COVID-19 Study Reveals Significant Drop in Manufacturing Industry UtilizationApril 29, 2020
A study by Harbour Results, Inc. (HRI), Southfield, MI, gauging the impact of the COVID-19 pandemic on small- to medium-sized manufacturers in the production and tooling segments, reveals that nearly two-thirds of the shops surveyed are operating at some level of reduced capacity, or are closed. Utilization has dropped anywhere from 18 percentage points to 35 percentage points. Of the closed shops, some 70 percent expect to remain closed for more than one month.
Hit the hardest: companies serving the automotive and home-appliance industries, with operating levels of 28 and 57 percent, respectively. On average, shops in the automotive industry have laid off 41 percent of their workforce.
“The manufacturing industry faces serious headwinds, as restrictions on public life remain in effect and will continue for some time,” says HRI president and CEO Laurie Harbour. “Although some manufacturing will ramp up in May, the marketplace will not return to normal until a COVID-19 vaccine is in place, which could take as long as 18 months. The industry has experienced a significant impact, causing ripples throughout the supply chain. And, if a business went into 2020 in a weakened state, it’s really going to show on the backside of this year.”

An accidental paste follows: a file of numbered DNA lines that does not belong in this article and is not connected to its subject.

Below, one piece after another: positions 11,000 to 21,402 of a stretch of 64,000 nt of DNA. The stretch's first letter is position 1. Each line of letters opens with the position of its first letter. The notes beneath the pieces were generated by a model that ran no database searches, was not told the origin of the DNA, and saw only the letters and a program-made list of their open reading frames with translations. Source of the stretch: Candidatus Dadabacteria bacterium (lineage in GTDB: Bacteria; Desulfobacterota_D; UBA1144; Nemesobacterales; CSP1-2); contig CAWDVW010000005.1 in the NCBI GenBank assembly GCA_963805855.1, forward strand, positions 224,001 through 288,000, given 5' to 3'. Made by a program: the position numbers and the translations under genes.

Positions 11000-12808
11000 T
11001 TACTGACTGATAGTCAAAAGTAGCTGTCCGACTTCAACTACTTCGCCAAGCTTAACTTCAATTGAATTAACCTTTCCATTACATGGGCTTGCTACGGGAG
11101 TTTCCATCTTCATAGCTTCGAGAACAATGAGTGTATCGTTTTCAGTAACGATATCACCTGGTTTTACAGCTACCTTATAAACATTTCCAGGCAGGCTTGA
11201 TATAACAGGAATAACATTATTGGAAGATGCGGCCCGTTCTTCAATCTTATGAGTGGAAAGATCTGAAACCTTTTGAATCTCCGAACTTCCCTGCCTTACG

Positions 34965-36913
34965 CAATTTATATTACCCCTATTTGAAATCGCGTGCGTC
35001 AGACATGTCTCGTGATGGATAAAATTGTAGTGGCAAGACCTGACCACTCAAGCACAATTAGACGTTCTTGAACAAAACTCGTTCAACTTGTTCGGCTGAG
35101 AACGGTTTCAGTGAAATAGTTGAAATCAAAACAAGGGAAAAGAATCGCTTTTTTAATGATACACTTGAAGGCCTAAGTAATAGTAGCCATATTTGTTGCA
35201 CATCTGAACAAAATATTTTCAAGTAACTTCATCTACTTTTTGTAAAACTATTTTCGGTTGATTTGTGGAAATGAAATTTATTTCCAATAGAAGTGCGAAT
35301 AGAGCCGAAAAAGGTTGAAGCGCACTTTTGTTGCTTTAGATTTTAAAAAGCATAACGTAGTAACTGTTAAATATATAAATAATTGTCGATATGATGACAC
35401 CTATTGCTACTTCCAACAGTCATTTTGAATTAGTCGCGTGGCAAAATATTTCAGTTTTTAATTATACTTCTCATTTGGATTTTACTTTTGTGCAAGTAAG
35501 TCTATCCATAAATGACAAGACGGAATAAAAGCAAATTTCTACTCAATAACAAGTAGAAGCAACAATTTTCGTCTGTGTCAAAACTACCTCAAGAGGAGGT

The HRI study also indicates that shops underestimate the time it will take manufacturers to improve, with the majority of respondents stating they expect to recover in less than two weeks. “This is overly optimistic,” Harbour says. “The effects of this crisis have, in some cases, not even appeared for manufacturers, and will last through 2020 and into 2021."
Operating cash has been a critical component for companies to maintain viability, as nearly half of the shops have less than six weeks of cash on hand, and all of them are experiencing some level of reduced accounts-receivable payments.
“We have never experienced a recession or marketplace like this,” adds Harbour. “Companies with strong leadership, who have reacted quickly to reduce costs and manage cash flow, likely will have a better chance to survive this crisis.”